30/03/2023 10:19 AM
Opinions on topical issues from thought leaders, columnists and editors.
By :
Norazlinda Mohammad

Undeniably, we Malaysians are living in the Industrial Revolution (IR) 4.0 Astoundingly Internet has taken the universe by storm. Needless to say, it is the trend of senior citizens and young generations jumping onto the band wagon, adapting to the new technologies of Information and Communications Technology (ICT) in communicating, learning, socialising, getting information and attaining knowledge, contributing to the cyber world without boundaries. This is the global village where the community is linked by telecommunications.

Every day, people are connected through various technological gadgets or devices like computers, laptops, tablets, smartphones and social media platforms with the advancement of big data, Wi-Fi and hotspots anywhere, thus reducing the digital divide across the nation.

This has certainly brought tremendous social change in human communication as, in the cyber world, we communicate faceless virtually as compared to face-to-face communication in our daily lives. Besides, we tend to share information and exchange opinions or views fast and furious on the Internet, social media or social networking sites such as blogs, forums and chat applications through our digital devices.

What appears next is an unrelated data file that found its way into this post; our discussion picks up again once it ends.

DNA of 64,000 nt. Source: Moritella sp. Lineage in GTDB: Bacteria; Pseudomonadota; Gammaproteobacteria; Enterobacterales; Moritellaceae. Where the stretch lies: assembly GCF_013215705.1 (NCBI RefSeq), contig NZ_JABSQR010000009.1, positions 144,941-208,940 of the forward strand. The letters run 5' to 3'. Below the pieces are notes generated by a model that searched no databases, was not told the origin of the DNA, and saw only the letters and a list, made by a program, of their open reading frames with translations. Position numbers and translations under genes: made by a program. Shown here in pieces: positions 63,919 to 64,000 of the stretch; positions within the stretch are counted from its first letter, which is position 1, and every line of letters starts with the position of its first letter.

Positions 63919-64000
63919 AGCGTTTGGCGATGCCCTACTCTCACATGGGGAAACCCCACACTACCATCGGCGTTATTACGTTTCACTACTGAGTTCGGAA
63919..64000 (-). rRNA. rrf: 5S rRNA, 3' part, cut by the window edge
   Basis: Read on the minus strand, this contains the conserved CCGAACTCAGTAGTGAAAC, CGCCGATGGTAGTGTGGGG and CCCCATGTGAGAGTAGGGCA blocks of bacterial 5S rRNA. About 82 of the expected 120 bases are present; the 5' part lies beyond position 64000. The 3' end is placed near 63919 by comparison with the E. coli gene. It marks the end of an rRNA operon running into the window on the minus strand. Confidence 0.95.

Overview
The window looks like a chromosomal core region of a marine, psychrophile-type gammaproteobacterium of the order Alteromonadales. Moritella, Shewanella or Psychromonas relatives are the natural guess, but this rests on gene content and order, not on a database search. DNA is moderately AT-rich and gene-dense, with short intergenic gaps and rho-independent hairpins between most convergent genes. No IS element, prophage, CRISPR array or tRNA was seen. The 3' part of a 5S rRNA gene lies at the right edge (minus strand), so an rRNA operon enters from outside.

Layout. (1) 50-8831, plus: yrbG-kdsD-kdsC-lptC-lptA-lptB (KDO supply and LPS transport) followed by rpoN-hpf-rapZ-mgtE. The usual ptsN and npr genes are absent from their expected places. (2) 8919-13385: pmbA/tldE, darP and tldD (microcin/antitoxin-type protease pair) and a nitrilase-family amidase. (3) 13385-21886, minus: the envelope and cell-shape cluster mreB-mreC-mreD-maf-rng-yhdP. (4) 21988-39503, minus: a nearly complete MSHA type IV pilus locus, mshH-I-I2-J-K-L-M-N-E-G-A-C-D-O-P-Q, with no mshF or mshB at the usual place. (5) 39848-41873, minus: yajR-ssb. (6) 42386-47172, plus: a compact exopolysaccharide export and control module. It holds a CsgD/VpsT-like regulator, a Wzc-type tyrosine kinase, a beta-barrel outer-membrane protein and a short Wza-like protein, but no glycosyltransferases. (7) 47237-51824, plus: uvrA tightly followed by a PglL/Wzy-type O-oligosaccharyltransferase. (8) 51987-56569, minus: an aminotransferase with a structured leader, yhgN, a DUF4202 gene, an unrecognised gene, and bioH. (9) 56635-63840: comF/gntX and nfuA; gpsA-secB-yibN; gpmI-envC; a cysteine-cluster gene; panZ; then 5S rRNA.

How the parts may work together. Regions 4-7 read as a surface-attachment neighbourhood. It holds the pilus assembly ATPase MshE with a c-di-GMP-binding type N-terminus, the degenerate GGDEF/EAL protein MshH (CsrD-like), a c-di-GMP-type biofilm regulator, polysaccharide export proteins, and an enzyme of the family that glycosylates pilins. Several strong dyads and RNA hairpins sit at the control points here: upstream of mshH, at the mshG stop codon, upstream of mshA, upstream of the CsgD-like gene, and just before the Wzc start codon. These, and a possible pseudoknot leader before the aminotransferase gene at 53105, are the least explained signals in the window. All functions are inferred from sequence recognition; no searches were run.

Moreover, numerous and catchy social media platforms such as Facebook, WhatsApp, Twitter, Instagram, Telegram, Snapchat, TikTok, YouTube and others are captivating us and the new generations, creating wonders; yet it can be harmful to the netizens if this is not monitored.

In fact, parents should take extra precaution and monitor their children’s activities exploring and surfing the Internet in ensuring their safety against negative acts of bad perpetrators waiting to prey on their victims in the cyber world.

Alarming cybercrimes and unwanted online experiences in Malaysia

The Malaysian Communications and Multimedia Commission (MCMC), in an Internet user survey, highlighted that the number of children aged 5 to 17 who use the Internet had increased by 155 per cent from 2016, and yet, to our dismay, parents’ awareness on parental control had decreased from 62.4 per cent in 2018 to 53.4 per cent in 2020. Well, only 34 per cent of parents had used parental control to protect their children in cyber space in 2020. It is devastating as, in the era of globalisation, cybercrimes have taken place, alarming and creating fear among netizens.

Fundamentally, cybercrimes include fraud, scamming, spamming, hacking personal accounts, pornography, child pornography, paedophile acts, cybergrooming, sexting, invasion of privacy, identity theft and the dark web. Sadly, most cybercrimes are attacks on vulnerable victims like children and youths who are fragile and easily succumb to the influences and bad lies of the faceless beast on the web.